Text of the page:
The marble statue of a goddess, possibly Persephone, stands watch over the courtyard. Her left arm, now missing, may have held an attribute like a pomegranate. She was sculpted from Greek island marble during the first century B.C. or A.D., but she is draped in clothing typical of around 340 B.C., and has a 4th century B.C. hair style. This indicates that she is probably based on a Praxitelean funerary figure. Praxiteles was one of the most renowned sculptors in Athens during the 4th century B.C., and there are numerous Hellenistic and Roman copies by followers of the sculptor.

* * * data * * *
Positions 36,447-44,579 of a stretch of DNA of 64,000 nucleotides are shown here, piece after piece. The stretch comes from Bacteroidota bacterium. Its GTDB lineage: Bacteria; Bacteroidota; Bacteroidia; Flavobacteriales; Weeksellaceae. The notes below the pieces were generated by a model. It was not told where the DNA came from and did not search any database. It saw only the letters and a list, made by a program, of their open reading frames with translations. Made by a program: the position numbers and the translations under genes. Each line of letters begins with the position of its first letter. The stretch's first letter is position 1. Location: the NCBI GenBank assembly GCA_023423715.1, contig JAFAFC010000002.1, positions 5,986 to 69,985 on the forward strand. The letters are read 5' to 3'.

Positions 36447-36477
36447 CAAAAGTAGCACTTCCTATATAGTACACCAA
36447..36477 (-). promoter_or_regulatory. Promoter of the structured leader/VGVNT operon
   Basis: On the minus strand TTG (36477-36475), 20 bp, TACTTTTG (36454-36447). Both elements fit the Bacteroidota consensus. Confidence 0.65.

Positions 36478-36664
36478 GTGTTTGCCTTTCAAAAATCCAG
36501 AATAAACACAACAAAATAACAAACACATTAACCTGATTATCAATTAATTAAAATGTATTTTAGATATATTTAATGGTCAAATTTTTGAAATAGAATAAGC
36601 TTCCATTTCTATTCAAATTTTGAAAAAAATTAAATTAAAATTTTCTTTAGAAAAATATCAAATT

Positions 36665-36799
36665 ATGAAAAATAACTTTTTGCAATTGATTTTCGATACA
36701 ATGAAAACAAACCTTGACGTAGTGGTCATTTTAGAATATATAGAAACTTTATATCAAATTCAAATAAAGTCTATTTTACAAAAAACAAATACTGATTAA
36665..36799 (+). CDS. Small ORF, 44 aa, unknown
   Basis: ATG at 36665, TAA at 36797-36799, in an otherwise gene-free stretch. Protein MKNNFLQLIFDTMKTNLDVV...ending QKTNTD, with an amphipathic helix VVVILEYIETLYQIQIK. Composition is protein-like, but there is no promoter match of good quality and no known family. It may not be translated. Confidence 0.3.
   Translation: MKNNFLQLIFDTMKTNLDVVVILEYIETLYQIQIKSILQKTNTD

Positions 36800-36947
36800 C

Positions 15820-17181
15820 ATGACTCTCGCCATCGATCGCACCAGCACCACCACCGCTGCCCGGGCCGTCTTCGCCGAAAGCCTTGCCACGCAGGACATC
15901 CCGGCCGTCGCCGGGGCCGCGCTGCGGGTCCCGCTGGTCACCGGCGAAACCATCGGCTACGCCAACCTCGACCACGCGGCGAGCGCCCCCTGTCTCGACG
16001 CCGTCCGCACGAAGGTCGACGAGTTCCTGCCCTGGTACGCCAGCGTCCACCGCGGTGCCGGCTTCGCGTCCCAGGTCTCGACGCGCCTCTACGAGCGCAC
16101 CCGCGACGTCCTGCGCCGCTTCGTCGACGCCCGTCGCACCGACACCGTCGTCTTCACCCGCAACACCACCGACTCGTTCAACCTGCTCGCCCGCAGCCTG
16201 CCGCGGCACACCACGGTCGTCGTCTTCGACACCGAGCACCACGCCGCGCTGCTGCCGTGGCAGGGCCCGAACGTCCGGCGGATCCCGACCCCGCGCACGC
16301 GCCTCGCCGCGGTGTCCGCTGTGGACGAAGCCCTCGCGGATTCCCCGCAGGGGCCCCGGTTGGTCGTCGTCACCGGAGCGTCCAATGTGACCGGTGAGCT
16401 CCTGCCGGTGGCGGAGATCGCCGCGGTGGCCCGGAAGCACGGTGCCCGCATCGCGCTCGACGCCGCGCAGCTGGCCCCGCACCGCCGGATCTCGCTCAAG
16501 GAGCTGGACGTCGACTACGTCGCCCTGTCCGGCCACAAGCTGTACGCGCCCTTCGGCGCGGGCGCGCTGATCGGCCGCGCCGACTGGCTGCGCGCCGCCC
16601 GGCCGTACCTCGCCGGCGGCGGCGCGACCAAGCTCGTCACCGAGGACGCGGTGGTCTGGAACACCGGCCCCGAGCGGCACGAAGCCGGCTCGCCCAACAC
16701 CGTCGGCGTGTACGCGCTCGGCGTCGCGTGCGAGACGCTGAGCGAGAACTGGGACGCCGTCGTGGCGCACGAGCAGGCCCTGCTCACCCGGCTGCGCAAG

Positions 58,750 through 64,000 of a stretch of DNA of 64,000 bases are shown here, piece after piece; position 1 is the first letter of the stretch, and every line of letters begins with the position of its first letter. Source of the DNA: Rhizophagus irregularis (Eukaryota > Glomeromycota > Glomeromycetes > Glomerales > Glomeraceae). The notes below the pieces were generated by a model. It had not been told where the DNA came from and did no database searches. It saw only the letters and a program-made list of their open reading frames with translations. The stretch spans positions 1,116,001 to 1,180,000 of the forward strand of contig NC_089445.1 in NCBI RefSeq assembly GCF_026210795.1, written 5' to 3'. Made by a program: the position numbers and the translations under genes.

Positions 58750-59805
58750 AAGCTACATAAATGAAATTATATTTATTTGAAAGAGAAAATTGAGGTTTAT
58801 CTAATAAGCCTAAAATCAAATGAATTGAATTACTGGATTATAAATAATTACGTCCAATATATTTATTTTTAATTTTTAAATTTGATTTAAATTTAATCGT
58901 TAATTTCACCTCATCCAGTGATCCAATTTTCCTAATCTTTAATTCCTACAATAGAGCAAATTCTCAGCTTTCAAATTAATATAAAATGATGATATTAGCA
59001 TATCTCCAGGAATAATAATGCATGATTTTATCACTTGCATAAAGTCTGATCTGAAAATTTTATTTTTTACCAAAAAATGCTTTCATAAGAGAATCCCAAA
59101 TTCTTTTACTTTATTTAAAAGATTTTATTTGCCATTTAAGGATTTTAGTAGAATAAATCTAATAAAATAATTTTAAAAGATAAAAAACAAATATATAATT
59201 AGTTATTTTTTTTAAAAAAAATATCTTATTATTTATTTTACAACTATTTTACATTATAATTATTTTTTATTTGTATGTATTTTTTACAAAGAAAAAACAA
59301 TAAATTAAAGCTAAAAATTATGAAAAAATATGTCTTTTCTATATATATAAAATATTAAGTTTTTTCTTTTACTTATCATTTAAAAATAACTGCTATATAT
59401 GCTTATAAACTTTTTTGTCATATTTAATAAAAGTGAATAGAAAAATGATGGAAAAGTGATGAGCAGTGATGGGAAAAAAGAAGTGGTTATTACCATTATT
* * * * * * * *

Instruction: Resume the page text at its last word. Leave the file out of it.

The 19th century saw an increased fervor for collecting ancient Greek and Roman art. Richard Norton (1872-1918), Director of the Archaeological Institute of America, helped assemble Isabella Stewart Gardner’s collection of ancient sculpture. With his recommendations, Gardner focused her collecting on Classical marble pieces that echoed the figures in her prized Renaissance paintings.